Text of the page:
January 19, 2016

Starting a marine science program at New Covenant High School in landlocked Lynchburg, VA was not on my “to do” list as I read the Spring 2013 issue of Alert Diver. Yet that is exactly what happened, and two years later I am happy to report eleven students have completed the course and earned their PADI open water certification.

That Alert Diver issue carried a “Dive Slate” piece detailing the work of a group of people in another landlocked location: Boulder, CO. The group, Ocean First Education, had designed a web-based marine science curriculum aimed at getting young adults interested in the ocean. With my background in education and a passion for scuba diving, I began thinking about the possibility of marrying a marine science course with a spring break trip dedicated to scuba diving. Despite my enthusiasm, I knew many others would have to say, “Yes,” to authorize the program.

First on my list to contact was the staff at Ocean First Education. I sought permission for the school faculty and me to view the curriculum for free. The team members from Ocean First Education - Sage Dalton, Cyndi Long, and shark expert, Dr. Mikki McComb-Kobza – were very eager to help and generously provided pass codes so school administrators and I could see the course content. Over the summer of 2013 my colleague, Scott McCurley, and I read the material. We liked the content and began discussions with our academic dean to advocate for the course.

No One Said, “No.”

As I saw it, there were two great benefits of the Oceans First Education course, called Marine Science 101: first, the course was written at a grade level appropriate for an upper level high school student; and second, with Marine Science 101, the “wheel had already been invented.” None of the teachers at the school would have to take on the load of teaching a new course, and no new textbooks would have to be purchased. Scott and I could act as course supervisors, checking student progress through online admin tools in the course itself.

Convincing our academic dean, Lance Collins, was straightforward. When Lance wanted to see my scuba gear and get an explanation about how it all worked, I knew he wouldn’t say, “No.” Lance communicated his recommendation to headmaster, John Heaton, who then agreed to bring the idea before the school board at a December 2013 meeting. Board members enthusiastically supported the idea, which then allowed Scott and me to start planning the scuba portion of the course.

The high school had a long running program of foreign study. Trips to either Rome or London had taken place annually, and Scott and I used the budget for those trips - $2500 per student – to plan our scuba excursion. We narrowed possible trip locations down to two: Grand Cayman and Cozumel. Eventually, Cozumel won out, in part because of another Alert Diver article detailing the great diving there.

Summer of 2014 came and went, and when the students returned in late August, sign-up notices went out. Scott and I had previously agreed that a minimum of ten students would be required, and with only 100 high school students total at the school, we wondered if there would be enough “Yeses.” By the deadline in September we had eleven! We began meeting with the students in November. Scott and I would assign units from the course and then discuss the material at the next meeting. During this time, the team at Ocean Classrooms made improvements to the course, adding videos and other features. As a bonus, Dr. McComb-Kobza graciously agreed to a Skype session with us, and the students were treated to a wealth of information from one of the world’s leading shark experts.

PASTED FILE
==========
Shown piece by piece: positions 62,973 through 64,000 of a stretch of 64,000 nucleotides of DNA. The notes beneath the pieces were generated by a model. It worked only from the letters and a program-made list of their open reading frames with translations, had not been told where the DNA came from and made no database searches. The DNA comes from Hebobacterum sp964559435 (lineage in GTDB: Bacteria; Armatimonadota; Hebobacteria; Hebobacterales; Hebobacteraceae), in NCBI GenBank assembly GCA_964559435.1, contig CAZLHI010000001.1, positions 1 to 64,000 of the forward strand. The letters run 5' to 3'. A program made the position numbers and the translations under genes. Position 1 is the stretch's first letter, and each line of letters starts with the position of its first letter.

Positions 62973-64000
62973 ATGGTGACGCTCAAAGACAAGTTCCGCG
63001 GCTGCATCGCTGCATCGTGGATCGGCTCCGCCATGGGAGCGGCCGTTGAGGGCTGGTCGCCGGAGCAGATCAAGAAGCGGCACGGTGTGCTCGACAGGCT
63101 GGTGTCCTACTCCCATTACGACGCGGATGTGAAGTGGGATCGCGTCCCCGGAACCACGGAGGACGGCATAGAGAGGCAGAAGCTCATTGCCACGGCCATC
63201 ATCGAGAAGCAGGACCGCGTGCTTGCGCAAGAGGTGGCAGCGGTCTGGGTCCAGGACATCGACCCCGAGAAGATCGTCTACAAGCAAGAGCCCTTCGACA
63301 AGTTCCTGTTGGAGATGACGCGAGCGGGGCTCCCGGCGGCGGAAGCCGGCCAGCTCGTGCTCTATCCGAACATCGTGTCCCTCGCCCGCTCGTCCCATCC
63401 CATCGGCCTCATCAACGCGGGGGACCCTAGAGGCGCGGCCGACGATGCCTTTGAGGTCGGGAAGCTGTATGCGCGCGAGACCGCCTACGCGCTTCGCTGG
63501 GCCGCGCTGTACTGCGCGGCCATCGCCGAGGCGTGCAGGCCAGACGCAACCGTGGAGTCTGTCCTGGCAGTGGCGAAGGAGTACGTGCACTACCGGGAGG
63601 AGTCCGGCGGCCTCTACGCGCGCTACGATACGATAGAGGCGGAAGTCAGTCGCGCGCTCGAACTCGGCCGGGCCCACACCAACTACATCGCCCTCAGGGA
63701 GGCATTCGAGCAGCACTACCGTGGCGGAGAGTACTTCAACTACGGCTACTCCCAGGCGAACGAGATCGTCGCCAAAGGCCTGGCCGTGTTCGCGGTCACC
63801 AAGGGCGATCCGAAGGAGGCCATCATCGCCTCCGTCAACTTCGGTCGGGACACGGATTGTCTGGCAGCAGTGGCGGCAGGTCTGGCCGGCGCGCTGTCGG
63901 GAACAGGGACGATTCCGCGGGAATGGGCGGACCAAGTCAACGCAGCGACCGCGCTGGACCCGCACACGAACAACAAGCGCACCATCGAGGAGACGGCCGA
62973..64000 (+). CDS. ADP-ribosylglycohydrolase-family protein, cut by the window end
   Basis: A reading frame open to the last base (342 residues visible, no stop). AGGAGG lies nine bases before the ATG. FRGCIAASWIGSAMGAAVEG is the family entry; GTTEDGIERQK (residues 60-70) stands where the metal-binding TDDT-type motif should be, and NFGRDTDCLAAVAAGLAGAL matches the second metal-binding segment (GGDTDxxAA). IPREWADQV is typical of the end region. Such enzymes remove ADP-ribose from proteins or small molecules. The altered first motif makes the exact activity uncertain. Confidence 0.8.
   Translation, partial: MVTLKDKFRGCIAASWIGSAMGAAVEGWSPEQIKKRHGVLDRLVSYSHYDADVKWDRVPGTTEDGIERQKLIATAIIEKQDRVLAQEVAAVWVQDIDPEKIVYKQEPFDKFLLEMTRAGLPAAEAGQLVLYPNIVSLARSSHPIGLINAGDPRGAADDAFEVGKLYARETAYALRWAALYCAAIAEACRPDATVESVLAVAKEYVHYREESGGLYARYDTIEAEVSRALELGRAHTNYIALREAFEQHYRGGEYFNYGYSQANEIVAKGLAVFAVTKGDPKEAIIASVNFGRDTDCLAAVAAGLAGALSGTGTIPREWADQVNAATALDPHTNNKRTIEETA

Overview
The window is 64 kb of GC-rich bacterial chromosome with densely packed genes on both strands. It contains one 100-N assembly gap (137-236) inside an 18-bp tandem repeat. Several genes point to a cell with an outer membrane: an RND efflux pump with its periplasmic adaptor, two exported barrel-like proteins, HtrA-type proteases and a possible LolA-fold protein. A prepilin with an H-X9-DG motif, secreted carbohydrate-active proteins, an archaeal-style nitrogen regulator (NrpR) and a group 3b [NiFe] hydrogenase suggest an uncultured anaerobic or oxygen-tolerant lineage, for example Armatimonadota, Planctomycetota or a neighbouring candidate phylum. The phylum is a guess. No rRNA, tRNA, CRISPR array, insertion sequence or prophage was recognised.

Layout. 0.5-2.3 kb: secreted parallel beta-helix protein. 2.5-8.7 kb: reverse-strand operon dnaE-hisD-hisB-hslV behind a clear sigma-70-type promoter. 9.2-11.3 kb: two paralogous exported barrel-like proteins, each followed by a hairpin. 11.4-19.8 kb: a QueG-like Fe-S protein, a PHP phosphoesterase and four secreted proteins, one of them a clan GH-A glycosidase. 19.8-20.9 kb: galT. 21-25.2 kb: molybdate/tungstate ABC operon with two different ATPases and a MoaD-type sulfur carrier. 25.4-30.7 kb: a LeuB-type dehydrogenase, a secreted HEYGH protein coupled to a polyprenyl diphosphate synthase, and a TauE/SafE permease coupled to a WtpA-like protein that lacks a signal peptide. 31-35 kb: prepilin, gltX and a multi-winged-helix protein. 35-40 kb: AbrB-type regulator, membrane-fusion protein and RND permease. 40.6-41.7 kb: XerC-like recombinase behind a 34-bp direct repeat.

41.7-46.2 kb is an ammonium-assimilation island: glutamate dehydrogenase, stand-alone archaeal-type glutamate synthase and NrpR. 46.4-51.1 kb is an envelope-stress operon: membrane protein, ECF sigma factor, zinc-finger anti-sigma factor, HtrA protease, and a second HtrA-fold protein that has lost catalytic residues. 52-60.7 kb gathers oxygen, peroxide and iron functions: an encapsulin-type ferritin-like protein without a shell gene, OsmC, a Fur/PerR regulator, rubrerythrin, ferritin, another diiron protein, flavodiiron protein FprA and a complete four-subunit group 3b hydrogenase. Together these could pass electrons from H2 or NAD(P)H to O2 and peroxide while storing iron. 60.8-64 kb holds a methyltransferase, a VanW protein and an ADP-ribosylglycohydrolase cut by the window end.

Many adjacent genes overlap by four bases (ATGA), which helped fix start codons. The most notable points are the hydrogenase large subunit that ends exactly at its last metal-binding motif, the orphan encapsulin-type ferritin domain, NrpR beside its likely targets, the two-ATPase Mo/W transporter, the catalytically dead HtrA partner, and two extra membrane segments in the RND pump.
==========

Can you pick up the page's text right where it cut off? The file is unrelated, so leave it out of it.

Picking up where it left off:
The new year brought anticipation for the scuba trip, which was scheduled for late March. The students finished their readings in Marine Science and began working on the PADI e-learning curriculum. Scott and I discussed the benefits of DAN membership, and several of the students either became full members or took advantage of the free, introductory chamber insurance offered by DAN. When the travel day arrived chilly and rainy, I knew the students would be very happy once we reached Cozumel.

The diving in Cozumel was excellent. All students certified within three days, and the sea creatures seen included Hawksbill and Loggerhead Turtles, Green Moray Eels, Spotted Eagle Rays, Groupers, and a variety of reef fish. Smiles were in plentiful supply during the trip, which let me know the students were having a grand time. Looking back, many people could have put the kibosh on the program for a variety of reasons: liability, cost, the curriculum. But no one said, “No,” and as a result there are eleven young adults who now have a better understanding of their ocean planet and the life that lives in it.

Mr. Joe La Magna, our guest blogger, teaches at New Covenant Schools in Lynchburg, VA.

Photos by Elizabeth Vanderburgh

You May Also Like

Marine Wilderness 10+10 Workshop

Marine Wilderness 10+10 Workshop

Dr. Caine Delacy, Director of Science and Research

Last week, I traveled to Imperial Beach, California, to join a group of expert scientists, conservationists, managers, and photographers in discussing the Marine Wilderness 10+10 (MW10+10) initiative spearheaded by the WILD Foundation.